Markets “In a Nutshell” for November 13, 2023
Investment Week at a Glance
Stocks finished higher for the week. The Dow Jones Industrial Average rose 0.70%, the S&P 500 was up 5.90%, and the NASDAQ rose 2.40%. Foreign stocks (MSCI EAFE) were down, falling 0.90%. Bond prices were down for the week, with the 10-year U.S. Treasury ending the week at 4.61%. (Data source: Wall Street Journal)
Condition of the Consumer
As we head into the end of the year, the biggest time of the year for consumer spending is coming up with the holiday season. The question is if the consumer can continue to be strong despite the headwinds it is facing. With inflation putting strain on the consumer, the excess savings from COVID-19 have now been depleted. The personal savings rate is also lower than pre-pandemic levels and if people begin to start to save more, spending will come down. Credit card debt is now at an all-time high of over $1 trillion and delinquencies are on the rise. Delinquency rates are not at recession levels yet, but it is something to monitor as we move forward. Banks also have tightened lending standards which naturally puts pressure on consumers.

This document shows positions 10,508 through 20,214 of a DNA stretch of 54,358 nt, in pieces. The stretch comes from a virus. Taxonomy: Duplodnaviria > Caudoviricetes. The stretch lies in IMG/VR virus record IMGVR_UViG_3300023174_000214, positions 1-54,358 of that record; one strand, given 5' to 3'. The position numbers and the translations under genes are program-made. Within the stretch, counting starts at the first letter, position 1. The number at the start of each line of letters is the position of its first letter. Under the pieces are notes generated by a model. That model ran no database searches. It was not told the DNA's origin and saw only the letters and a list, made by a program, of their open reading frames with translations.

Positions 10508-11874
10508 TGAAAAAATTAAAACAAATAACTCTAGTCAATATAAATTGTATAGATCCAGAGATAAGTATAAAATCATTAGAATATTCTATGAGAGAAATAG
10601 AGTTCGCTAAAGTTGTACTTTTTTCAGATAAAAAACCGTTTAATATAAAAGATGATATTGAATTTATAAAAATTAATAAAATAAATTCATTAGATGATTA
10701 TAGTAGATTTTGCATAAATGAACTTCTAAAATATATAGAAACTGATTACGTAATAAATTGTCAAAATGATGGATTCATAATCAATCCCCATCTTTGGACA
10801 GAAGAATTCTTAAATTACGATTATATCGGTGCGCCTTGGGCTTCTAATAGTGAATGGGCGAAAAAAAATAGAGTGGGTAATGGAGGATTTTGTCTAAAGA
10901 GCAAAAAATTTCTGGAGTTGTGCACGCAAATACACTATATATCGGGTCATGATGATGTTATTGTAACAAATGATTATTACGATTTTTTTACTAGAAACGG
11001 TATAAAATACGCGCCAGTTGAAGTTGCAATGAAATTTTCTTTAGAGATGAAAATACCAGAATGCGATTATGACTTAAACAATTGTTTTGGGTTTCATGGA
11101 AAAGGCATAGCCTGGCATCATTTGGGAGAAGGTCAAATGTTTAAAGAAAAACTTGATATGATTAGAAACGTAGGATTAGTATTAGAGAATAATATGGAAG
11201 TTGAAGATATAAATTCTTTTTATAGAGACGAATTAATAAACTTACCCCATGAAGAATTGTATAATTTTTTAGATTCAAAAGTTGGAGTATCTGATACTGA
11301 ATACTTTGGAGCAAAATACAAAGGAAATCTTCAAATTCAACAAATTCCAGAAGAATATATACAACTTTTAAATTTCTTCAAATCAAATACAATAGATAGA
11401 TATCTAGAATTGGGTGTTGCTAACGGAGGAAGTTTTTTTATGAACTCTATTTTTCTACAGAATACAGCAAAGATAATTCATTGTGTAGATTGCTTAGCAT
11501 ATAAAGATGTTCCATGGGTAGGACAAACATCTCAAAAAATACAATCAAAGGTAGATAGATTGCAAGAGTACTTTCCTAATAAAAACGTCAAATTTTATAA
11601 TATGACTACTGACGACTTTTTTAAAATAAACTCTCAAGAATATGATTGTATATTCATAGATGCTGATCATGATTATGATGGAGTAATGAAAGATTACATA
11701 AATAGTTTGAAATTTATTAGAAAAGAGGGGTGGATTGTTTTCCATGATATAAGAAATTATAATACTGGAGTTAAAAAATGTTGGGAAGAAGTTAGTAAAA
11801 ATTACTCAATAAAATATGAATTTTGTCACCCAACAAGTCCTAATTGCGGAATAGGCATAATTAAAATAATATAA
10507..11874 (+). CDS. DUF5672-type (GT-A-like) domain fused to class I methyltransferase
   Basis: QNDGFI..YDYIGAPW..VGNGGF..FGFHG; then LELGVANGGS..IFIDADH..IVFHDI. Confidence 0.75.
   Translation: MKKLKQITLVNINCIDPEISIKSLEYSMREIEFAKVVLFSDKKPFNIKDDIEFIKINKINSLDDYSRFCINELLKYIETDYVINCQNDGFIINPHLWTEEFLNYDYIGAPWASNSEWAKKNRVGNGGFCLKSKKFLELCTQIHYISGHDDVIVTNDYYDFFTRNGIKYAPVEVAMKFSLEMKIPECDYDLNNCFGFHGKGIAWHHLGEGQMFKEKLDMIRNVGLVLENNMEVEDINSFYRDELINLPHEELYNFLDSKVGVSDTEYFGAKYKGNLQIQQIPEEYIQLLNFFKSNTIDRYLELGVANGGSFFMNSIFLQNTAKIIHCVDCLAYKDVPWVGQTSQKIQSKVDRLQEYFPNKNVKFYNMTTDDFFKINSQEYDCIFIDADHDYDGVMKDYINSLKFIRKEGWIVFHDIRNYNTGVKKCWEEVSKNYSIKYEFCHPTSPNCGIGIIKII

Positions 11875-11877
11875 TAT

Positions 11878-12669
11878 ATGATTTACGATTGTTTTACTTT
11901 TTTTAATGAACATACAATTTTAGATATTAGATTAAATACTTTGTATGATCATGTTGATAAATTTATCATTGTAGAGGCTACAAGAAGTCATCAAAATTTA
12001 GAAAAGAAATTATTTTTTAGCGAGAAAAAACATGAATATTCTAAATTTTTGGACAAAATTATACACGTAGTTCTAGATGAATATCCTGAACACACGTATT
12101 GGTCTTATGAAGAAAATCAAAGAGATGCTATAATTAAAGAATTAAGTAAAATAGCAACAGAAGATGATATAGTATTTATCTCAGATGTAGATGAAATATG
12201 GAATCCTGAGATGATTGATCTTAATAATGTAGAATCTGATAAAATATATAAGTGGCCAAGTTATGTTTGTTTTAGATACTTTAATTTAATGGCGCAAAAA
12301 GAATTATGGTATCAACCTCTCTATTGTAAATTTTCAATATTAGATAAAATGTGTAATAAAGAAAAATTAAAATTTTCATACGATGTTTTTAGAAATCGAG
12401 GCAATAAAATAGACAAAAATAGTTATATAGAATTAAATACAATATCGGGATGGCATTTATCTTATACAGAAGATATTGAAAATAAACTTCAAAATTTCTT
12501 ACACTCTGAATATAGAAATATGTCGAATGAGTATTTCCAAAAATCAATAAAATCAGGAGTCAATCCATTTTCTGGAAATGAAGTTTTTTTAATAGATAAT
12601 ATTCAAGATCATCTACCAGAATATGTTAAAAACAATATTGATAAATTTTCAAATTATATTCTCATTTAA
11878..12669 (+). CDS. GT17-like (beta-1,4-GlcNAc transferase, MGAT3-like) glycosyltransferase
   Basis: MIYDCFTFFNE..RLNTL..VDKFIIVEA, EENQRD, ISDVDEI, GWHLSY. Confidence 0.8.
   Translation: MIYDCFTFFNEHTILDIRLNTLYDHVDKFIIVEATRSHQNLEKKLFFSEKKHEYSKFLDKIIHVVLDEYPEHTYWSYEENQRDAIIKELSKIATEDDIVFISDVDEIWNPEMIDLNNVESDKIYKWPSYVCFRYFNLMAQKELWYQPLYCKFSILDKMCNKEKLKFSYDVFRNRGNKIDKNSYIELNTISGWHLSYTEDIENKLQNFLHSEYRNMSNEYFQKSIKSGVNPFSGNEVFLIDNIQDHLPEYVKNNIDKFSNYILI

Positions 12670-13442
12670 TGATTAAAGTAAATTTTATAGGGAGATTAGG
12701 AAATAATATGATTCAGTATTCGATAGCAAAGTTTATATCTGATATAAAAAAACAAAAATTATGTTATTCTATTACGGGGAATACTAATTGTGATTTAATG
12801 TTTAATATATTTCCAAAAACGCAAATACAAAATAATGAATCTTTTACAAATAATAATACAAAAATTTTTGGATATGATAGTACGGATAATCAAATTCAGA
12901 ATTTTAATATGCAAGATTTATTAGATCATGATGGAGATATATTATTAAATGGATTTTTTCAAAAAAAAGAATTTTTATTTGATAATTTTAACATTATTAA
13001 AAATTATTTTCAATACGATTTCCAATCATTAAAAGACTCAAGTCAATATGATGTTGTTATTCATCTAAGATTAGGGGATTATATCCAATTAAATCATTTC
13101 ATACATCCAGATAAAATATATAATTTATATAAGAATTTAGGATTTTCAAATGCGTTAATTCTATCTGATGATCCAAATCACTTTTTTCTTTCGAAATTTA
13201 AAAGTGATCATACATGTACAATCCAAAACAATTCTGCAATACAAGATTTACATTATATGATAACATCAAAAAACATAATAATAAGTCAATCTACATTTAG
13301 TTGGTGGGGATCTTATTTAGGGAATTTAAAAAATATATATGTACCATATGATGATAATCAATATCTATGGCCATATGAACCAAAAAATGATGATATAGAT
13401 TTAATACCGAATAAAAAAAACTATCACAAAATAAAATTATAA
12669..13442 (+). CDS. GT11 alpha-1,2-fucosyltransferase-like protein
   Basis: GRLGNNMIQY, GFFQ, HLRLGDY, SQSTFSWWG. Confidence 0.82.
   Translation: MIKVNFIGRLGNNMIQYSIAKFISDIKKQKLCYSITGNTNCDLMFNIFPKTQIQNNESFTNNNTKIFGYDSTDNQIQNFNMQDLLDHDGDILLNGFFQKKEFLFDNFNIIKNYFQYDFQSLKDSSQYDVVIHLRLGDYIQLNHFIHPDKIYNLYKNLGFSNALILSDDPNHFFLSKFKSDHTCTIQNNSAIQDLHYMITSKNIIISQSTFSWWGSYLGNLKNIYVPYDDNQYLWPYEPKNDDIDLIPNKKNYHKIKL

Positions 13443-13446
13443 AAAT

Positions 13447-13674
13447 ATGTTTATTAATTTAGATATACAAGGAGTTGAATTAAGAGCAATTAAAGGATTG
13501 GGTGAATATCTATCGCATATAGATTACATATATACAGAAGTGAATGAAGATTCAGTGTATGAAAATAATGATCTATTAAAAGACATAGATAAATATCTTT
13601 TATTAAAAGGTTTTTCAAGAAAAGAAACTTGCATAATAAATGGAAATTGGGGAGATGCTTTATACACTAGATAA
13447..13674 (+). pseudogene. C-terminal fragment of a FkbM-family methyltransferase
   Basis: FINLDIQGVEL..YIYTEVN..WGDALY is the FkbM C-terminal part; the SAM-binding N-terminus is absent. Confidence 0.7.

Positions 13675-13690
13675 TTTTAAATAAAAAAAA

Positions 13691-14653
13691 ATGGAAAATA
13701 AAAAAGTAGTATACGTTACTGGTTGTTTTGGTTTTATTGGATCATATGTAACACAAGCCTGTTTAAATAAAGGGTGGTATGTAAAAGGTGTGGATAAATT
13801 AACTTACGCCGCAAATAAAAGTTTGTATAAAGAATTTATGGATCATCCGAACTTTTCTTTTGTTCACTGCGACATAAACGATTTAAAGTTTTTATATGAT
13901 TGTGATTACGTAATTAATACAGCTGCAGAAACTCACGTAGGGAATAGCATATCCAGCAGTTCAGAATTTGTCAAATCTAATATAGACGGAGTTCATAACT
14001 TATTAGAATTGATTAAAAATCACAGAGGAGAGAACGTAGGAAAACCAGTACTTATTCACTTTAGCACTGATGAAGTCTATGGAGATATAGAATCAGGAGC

Federal Reserve Outlook
One positive about the possibility of the consumer slowing down is it may give the Fed a reason to stop rate hikes and begin rate cuts shortly. If consumption cools down, prices could also cool off which is what the Fed is looking for. Investors would hope for a slowdown that does not lead to a recession but enough for the Fed to cut rates next year with inflation coming down to their target of 2%. From a stock market point of view, the market typically is forward-looking and has been looking for a cool down in the economy for quite some time. The market could rally over the near year if we see inflation continue to moderate which would lead to the Fed pausing and then cutting rates and lead to economic growth. This would be the ideal situation for the market as a whole.
What was the third-quarter GDP? (Scroll Down for Answer)
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4. 4.9%, this is the strongest quarter of GDP growth since 2021 and well above the trend growth of 1.5%-2.0%. This has been driven by personal consumption.